A few years back when the Arvind Kejriwal government installed CCTV cameras in the national capital it was publicised as a pathbreaking step to ensuring the security of the citizens. The Aam Aadmi Party claimed credit for this achievement. However, the least known fact is that around 150 km east of Delhi Purkazi, a small Nagar Panchayat in Muzaffarnagar, Uttar Pradesh, this feat had already been achieved.
Purkazi is a small town on the Muzaffarnagar-Haridwar highway with almost 80% Muslim population. Zaheer Farooqui, Chairman of the Nagar Panchayat installed I.P C.C.T.V (Internet Processing Closed Circuit Television) Cameras in the nooks and corners of the town way back in 2018. These cameras could read the number plates of vehicles and also helped catch criminals and were also installed at all the entries and exits of the town.
The exercise bore its first fruit when the Muzaffarnagar Police nabbed a person from Uttarakhand, who had raped a six-year-old Dalit girl near Purkazi. Tanvir Alam, a tailor from the town, says that Uttarakhand police examined the footage from the cameras to solve cases. Several women said that the cameras have made the town a safer place for them.
An office building at Purkazi
All the cameras have loudspeakers installed with them to provide a central audio announcement system. The announcement system is used to tell people about government policies and alert them in emergencies.
While the cameras are providing security, a well-equipped gymnasium for women is creating awareness. The gym has come as a boon for Muslim women whose health and fitness have drastically improved. With government funds, Panchayat established a ladies’ gym in 2019. Everyone was skeptical of its success at a place where women were traditionally kept in purdah but today every day Shaheen Usmani, the trainer, comes to the gym wearing her burkha. Once she enters the place, she takes it off to begin training the women.
Usmani says, “I don’t know the reason behind it but the gym has improved the reproductive health of women in the town.” Today the gym boasts almost a hundred members.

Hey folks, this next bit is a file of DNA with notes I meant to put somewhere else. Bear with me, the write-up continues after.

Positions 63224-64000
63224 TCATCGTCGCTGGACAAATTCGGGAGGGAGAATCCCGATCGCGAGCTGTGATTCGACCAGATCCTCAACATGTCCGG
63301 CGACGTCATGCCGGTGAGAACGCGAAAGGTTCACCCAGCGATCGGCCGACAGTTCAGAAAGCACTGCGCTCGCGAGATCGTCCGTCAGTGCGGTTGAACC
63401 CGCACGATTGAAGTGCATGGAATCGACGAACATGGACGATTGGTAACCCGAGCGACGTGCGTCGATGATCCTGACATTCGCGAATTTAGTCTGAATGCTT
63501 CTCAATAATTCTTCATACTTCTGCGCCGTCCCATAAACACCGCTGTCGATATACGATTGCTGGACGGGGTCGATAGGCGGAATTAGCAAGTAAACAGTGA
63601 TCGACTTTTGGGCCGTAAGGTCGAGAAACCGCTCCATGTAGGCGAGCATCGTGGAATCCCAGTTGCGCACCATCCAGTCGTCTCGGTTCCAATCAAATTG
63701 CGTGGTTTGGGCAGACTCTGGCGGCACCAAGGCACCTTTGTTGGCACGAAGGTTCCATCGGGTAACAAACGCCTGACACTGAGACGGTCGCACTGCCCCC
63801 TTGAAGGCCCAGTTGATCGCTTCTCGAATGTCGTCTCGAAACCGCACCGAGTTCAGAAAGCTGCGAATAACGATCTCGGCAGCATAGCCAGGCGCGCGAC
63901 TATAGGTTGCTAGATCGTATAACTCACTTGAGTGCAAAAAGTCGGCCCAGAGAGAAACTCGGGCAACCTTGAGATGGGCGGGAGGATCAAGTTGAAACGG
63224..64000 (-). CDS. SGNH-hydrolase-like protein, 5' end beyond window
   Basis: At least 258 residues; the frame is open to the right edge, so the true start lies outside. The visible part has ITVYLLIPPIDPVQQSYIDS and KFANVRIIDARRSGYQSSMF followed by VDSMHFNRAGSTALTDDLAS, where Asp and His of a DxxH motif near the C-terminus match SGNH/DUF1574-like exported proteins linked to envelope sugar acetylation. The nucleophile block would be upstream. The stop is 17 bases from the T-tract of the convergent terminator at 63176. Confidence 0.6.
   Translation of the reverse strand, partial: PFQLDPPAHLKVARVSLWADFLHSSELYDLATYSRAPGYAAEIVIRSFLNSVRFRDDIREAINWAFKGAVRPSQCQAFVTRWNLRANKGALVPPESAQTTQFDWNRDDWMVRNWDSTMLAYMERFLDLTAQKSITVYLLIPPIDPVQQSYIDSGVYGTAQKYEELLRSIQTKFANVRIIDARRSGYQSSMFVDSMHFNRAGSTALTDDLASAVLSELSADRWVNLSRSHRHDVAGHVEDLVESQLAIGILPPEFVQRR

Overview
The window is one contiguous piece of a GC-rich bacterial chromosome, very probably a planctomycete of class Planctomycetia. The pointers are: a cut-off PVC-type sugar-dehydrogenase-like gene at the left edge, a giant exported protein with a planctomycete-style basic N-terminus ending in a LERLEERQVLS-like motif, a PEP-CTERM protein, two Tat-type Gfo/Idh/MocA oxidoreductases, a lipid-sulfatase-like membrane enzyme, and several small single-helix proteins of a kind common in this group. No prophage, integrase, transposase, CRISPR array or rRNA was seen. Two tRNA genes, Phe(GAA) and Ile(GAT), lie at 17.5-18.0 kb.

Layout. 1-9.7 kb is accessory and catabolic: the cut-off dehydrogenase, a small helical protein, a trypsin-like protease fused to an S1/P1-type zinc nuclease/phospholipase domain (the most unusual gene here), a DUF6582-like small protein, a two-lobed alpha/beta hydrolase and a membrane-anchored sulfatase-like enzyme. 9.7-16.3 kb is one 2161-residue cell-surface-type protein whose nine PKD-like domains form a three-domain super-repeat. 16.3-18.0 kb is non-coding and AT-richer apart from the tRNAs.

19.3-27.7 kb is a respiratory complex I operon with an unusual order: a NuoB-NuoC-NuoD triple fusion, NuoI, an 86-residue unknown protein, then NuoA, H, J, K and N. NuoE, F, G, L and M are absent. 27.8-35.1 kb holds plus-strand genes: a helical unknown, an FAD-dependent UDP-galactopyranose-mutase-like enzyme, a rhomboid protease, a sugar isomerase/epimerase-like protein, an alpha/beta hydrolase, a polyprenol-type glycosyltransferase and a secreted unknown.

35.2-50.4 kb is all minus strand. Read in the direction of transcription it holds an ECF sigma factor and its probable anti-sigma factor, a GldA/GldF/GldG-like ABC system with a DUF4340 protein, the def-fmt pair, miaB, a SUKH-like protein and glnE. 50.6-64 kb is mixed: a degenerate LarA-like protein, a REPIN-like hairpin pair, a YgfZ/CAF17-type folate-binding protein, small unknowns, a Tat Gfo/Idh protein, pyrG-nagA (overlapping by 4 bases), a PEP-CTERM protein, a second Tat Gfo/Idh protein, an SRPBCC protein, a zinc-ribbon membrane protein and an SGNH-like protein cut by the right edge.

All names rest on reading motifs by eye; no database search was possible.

Medical staff at resource cetnter, Purkazi
At the other end of the town, Nadeem Tyagi tells me about the success of the men’s gym, which was opened by the Panchayat in the second leg. Tyagi says, “Before this gym came up, the youth indulged in drugs. The gym has given them a place to redirect their energies constructively.”
The young villagers preparing to join the Army and police are taking help from the gym with a nominal fee of Rs. 200. The gym is free for the poor.
A common perception is that Muslims do not take an interest in the establishment and maintenance of gaushala (cow-shelter). When the government released funds for the establishment of gaushala several Panchayats did not use those funds, while many others established small gaushala.
This Muslim town used the funds to establish, what is claimed to be, the first double-storeyed government-owned gaushala in the country.
Cows at Gaushala
The gaushala has separate sections for calves, pregnant cows, injured cows, and old cows. It has a solar panel for electricity and a fodder-cutting machine. A veterinary doctor visits the gaushala daily for a health checkup. The dung is used to produce manure which is further sold to raise revenue for the maintenance of the gaushala.
When several heritage buildings in urban areas are in want of proper maintenance citizens of Purkazi have developed Suliwala Bagh (garden of the gallows) into a pilgrimage. The site is witness to the hanging of Indian revolutionaries during the First War of National Independence of 1857. Every year thousands of people gather at this place on 15 August and 26 January for unfurling one of the largest Tiranga Yatra in any Nagar Panchayat.
Purkazi Nagar Panchayat is judiciously exploiting the government funds for an all-around development which can be a model for many other towns.